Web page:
Fish and crustaceans, molluscs and other aquatic invertebrates
Preparations of meat, of fish or of crustaceans, molluscs or other aquatic invertebrates
Can I request health certificates electronically? Can the health certificate be delivered electronically?
Both EU health certificates and EU IUU catch documents may be requested from the NOAA Seafood Inspection Program electronically using the Online Request System. At this time, there is no electronic system for health certification; health certificates may only be provided on paper with physical stamps and signatures. Catch documents required by the EU to prevent, deter, and to prevent, deter and eliminate Illegal, Unreported, and Unregulated (IUU) fishing are issued by NOAA Seafood Inspection Program electronically.
COSTS AND PAYMENTS
How does it cost to get an EU export health certificate?
Current NOAA Seafood Inspection Program approved establishments with in-plant inspectors and other contracted services such as lot inspection, will incur no additional charges for health certificates beyond current contract rates. Costs will be absorbed in the daily contract services. All services provided above and beyond contract hours will be billed additional time at hourly rates. NOAA Seafood Inspection Program approved establishments with HACCP QMP and IQA contracts will be charged at the flat rate of $79 per certificate. Requestors without a current contract will be billed at the flat rate of $99 per certificate.
Why is there a charge for these certificates?
The NOAA Seafood Inspection Program is a fee for service program that is required to recuperate all costs associated with the program and its services.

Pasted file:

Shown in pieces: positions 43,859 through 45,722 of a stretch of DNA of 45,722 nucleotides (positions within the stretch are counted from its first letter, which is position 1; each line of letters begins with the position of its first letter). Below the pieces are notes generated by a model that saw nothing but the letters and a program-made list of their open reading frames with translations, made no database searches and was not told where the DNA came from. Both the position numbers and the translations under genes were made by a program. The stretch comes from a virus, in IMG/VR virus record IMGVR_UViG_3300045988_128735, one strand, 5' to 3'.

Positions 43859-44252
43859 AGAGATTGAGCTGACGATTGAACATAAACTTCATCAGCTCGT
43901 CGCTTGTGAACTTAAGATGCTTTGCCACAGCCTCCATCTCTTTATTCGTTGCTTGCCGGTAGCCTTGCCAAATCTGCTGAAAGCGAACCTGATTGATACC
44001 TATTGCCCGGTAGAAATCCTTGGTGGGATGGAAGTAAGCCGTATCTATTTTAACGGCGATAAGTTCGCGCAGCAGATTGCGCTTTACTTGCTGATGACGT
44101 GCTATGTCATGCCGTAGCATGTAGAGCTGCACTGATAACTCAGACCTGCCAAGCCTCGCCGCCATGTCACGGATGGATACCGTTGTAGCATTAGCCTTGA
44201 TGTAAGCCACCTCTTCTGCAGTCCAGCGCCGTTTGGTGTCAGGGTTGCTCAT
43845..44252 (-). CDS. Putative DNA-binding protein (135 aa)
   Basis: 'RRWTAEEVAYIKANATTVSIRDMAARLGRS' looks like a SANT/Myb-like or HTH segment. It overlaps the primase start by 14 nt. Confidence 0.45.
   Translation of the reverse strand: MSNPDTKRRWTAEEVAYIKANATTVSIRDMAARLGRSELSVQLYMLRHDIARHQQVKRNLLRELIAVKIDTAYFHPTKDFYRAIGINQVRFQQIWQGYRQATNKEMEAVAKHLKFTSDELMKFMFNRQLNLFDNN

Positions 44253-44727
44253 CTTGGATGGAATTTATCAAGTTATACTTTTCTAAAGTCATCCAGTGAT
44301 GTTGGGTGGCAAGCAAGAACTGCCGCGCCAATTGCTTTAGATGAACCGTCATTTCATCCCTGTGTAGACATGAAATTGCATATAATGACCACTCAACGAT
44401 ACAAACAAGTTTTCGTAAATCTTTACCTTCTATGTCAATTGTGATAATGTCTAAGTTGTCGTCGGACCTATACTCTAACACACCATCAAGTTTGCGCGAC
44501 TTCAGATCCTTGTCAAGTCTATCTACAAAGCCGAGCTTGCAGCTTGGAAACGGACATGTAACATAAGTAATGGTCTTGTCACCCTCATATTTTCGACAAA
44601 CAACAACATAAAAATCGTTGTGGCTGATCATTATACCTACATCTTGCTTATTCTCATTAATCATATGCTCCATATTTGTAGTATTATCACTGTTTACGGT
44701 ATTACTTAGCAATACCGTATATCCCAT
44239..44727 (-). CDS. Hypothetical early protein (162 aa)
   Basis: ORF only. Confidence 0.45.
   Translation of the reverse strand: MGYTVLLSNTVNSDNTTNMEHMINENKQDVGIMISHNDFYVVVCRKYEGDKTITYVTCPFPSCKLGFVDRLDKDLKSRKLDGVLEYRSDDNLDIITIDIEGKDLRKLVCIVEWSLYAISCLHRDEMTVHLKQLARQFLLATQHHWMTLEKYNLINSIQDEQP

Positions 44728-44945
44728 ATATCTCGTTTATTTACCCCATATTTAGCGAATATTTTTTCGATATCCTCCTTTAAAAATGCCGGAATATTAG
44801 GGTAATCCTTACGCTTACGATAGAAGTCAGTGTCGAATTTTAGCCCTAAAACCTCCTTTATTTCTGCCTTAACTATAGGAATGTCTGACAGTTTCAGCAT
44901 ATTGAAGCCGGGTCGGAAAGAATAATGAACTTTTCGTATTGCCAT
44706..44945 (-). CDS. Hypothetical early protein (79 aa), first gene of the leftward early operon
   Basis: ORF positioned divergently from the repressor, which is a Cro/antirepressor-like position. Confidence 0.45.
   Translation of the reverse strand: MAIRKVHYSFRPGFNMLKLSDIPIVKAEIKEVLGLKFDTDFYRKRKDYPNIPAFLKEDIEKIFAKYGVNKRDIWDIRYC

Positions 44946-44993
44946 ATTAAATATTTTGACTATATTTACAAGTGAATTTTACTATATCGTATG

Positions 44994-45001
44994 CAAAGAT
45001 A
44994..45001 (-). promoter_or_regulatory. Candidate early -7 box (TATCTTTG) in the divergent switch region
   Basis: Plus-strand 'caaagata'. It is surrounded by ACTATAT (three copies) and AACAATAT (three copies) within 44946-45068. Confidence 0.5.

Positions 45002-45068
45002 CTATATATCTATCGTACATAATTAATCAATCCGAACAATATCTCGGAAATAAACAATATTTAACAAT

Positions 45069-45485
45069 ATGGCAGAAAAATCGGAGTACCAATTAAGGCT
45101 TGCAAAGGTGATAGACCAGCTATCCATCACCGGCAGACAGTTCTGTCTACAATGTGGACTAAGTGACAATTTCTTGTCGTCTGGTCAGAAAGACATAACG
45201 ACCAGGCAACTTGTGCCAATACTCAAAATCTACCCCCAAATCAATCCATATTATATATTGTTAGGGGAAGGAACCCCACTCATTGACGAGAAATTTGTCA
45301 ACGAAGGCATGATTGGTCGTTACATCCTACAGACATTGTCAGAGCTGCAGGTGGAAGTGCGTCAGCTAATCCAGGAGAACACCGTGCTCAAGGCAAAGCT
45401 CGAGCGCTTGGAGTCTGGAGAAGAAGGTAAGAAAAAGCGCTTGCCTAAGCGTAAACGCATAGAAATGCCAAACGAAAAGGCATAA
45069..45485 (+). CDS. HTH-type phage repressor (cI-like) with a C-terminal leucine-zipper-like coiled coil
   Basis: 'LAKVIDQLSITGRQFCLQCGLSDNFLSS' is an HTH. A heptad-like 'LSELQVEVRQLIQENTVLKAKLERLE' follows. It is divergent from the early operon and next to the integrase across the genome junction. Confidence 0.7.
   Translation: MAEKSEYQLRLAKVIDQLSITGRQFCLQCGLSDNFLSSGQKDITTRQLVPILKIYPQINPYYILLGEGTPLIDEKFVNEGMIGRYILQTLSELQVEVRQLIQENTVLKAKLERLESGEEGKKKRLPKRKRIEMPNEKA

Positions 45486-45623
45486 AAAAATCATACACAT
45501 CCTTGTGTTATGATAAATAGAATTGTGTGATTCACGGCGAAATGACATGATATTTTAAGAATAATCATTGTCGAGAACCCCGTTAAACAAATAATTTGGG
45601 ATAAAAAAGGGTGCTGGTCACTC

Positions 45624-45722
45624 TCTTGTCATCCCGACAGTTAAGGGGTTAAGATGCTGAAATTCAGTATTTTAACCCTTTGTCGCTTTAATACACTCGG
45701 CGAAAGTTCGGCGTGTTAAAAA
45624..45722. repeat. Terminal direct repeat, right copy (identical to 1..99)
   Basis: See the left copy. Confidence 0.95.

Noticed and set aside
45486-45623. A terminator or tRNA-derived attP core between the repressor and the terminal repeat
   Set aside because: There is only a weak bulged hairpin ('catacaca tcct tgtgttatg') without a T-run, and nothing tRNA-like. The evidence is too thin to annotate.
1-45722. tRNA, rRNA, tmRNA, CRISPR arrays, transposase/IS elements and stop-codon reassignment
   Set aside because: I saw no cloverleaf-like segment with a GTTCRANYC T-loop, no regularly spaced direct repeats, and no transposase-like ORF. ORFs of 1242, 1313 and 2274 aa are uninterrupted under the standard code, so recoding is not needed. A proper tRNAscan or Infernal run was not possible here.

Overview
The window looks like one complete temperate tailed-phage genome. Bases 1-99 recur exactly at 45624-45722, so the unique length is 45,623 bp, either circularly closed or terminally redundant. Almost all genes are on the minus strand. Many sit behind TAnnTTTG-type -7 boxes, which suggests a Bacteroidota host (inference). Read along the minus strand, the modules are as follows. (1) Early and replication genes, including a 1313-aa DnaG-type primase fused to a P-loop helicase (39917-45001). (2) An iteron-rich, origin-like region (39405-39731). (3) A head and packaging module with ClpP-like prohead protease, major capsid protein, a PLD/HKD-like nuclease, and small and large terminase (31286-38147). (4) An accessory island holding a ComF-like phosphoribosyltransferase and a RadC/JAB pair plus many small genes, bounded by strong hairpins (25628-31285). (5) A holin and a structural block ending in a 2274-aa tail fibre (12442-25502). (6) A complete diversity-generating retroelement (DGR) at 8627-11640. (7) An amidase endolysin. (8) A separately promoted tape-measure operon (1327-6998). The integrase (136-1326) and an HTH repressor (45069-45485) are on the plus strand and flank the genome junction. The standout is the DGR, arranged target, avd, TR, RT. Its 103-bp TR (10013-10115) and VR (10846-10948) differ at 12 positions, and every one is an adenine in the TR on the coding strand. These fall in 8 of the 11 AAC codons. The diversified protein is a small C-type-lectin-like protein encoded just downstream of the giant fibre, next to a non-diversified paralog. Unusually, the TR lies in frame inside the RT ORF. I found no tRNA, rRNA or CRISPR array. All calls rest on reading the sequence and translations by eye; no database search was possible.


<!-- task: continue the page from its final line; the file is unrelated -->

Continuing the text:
Is there an additional charge for random product inspections?
There are no additional costs associated with the requests that are selected for random sampling. These inspection costs are included in the fees charged for the overall EU certificate program.
Must I prepay or can I establish an account for billing?
All non-contract services must be pre-paid through the website Pay.gov.
The Pay.gov website will notify the Seafood Inspection Program when a payment is made.
WHERE TO GET ADDITIONAL INFORMATION
The U.S. Food and Drug Administration Guidance for Industry regarding the Referral Program from FDA to NOAA for the Certification of Fish and Fishery Products for Export to the European Union and the European Free Trade Association http://www.fda.gov/Food/GuidanceComplianceRegulatoryInformation/GuidanceDocuments/Seafood/ucm113218.htm
U.S. Department of Commerce/NOAA Fisheries • 1315 East West Highway • Silver Spring, MD 20910 • Phone (301) 427-8300 • Toll Free (800) 422-2750
- NOAA Inspection Manual
- Inspection & Analytical Services Fees
- Consumer Tips
- Certificate Validation
- "An informed society that has confidence in the seafood that they purchase, sell and consume today and in the future."
- To ensure the safety and quality as well as enhance the marketability and sustainability of seafood products for the benefit of the American consumer by providing science based inspection services to the seafood industry.